Public Safety

The Council of State Governments hosted its 2018 National Conference from Dec. 5th - Dec. 8th in Northern Kentucky/Greater Cincinnati.

The meeting provided state leaders with a full agenda structured to tackle some of the most pressing issues facing state governments. If you would like to review the agendas and speakers, or get copies of the presentations and related materials, please

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During the 2018 CSG National Conference in Northern Kentucky - Greater Cincinnati, attendees will have the opportunity to participate in a day-long policy academy, "Using Science to Inform State Policymaking," on Thursday, Dec. 6, 8 a.m.- 4 p.m. 

The one-day policy academy is aimed to equip state leaders with a foundation for understanding science-based evaluation and using science in the development of policy. State leaders increasingly face key policy decisions that rely on the understanding and use of scientific data....

The State and Local Legal Center (SLLC) amicus brief in Tennessee Wine & Spirits Retailers Association v. Byrd argues that Tennessee’s law requiring alcohol retailers to live in the state for two years to receive a license is constitutional.

According to Tennessee Wine & Spirits “[a]t least twenty-one States impose some form of durational-residency requirement for liquor retailers or wholesalers. And many States impose other residency-based requirements on those entities.”

CSG Midwest
Two Midwestern states announced plans this fall to do more to prevent elder abuse. In Ohio, a new $1.3 million project will seek to raise public awareness, create an online referral system to report abuse, and establish new county-level collaborations. Much of the money for this new initiative is coming from a federal grant. This year, too, Ohio has expanded its mandatory-reporter law. Under HB 49, which took effect in September, many more individuals must report cases of elder abuse or face fines. The list of mandatory reporters now includes pharmacists, certified public accountants, financial planners, real estate agents and first-responders, among others.

In an amicus brief in Gamble v. United States, the State and Local Legal Center (SLLC) asks the Supreme Court not to overrule the “separate sovereigns” exception to the Double Jeopardy Clause. This exception allows states and the federal government to convict and sentence a person for the same conduct.

Gamble was prosecuted for and convicted of possession of a firearm by a convicted felon under both Alabama and United States law. His challenge to the “separate sovereigns” exception is unsurprising given that Justice Thomas joined Justice Ginsburg’s concurring opinion in Puerto Rico v. Sanchez-Valle (2016), which suggested the Court do a “fresh examination” of the “separate sovereigns” exception. These Justices are on opposite ends of the ideological spectrum and typically don’t vote together in close cases.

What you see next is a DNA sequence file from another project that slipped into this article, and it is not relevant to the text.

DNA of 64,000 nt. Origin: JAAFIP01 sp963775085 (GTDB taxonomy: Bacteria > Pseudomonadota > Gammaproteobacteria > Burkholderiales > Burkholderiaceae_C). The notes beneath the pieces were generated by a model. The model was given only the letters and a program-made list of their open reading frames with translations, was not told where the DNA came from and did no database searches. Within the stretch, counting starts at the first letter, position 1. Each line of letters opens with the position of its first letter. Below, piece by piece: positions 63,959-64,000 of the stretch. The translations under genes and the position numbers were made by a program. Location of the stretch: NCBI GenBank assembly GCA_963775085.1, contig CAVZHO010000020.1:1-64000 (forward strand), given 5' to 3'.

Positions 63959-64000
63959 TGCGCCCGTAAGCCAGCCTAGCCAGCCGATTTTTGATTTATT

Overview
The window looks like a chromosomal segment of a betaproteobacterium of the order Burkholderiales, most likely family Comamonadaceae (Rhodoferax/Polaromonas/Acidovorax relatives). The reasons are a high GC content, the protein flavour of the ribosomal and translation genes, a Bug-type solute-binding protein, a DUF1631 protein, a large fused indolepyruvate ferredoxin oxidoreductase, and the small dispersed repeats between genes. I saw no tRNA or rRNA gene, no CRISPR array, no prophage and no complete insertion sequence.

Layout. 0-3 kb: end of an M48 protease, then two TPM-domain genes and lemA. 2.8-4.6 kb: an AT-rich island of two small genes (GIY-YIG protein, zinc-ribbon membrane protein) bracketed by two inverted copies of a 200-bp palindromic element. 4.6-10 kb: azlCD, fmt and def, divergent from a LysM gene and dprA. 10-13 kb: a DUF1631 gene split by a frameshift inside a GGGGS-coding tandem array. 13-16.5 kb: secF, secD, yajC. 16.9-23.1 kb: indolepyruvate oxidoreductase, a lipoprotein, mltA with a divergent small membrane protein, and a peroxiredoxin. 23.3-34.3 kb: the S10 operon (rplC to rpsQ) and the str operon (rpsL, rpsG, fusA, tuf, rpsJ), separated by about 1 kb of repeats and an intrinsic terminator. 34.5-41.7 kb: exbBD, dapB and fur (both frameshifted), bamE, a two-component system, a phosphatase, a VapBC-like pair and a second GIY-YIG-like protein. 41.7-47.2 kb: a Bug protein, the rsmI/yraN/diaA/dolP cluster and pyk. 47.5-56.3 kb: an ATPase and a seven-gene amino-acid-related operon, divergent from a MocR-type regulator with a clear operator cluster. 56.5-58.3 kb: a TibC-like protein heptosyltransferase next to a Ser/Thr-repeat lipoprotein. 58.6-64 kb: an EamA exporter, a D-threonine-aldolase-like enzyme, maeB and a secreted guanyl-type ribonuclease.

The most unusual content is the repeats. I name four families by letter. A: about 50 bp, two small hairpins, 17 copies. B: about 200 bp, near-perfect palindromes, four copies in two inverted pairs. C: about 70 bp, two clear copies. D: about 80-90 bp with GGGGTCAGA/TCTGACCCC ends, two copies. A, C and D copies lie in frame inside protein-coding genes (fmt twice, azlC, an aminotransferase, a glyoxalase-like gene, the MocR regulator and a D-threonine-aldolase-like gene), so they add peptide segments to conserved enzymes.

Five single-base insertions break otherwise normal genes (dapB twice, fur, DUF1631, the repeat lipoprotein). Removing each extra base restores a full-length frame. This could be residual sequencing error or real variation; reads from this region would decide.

In Sanchez-Valle the Court held that the Double Jeopardy Clause bars both Puerto Rico and the United States from prosecuting a person for the same conduct under equivalent criminal laws. Puerto Rico isn’t a sovereign distinct from the United States because it derived its authority from the U.S. Congress.

The issue in Timbs v. Indiana is whether the Eighth Amendment Excessive Fines Clause applies to the states. The State and Local Legal Center (SLLC) Supreme Court amicus brief rejects the argument that the Fourteenth Amendment incorporates all rights included in the first eight Amendments. It also argues that the forfeiture in this case isn’t unconstitutionally excessive.

CSG Midwest
Following Nebraska’s first execution of a death-row inmate in 21 years, some legislators are calling for statutory revisions that would change who witnesses the death and what they are able to see. “If the state is going to do something as serious as taking a person’s life, we need to be transparent,” Nebraska Sen. Patty Pansing Brooks says.
Carey Dean Moore was put to death on Aug. 14 for the murder of two cabdrivers nearly 40 years ago. He died by lethal injection, the first time that Nebraska used this method of execution. (In 2008, the state Supreme Court ruled electrocution to be unconstitutional.) The four-drug combination used by Nebraska had never been used by any other state: a sedative, an opioid pain killer (fentanyl) and a paralyzing drug, followed by potassium chloride, a drug that causes heart failure.
CSG Midwest
AnswerA mix of state and federal laws makes it illegal for certain individuals to own or possess a firearm. At the federal level, the U.S. Gun Control Act prevents gun access to convicted felons, individuals addicted to a controlled substance, domestic violence abusers, and certain people with mental illnesses, among others.
According to the Giffords Law Center to Prevent Gun Violence, many states have adopted more-expansive restrictions than those spelled out in the federal law.
CSG Midwest
By 2022, every hospital emergency room in Illinois must have staff that can provide specialized care to victims of sexual assault. This new requirement is the result of HB 5245, a bill passed unanimously by the General Assembly and signed into law this summer. Under the law, a trained provider will have to be present in the emergency room within 90 minutes of the patient arriving in the hospital. According to the Illinois attorney general’s office, few hospitals currently provide specialized care for sexual assault victims.

Six states currently do not have laws pertaining to hazing, and of the 44 states that do, the penalties are typically not harsh. After the death of freshman student, Max Gruver, at a fraternity hazing event at Louisiana State University, Louisiana legislators worked to create harsher punishments.

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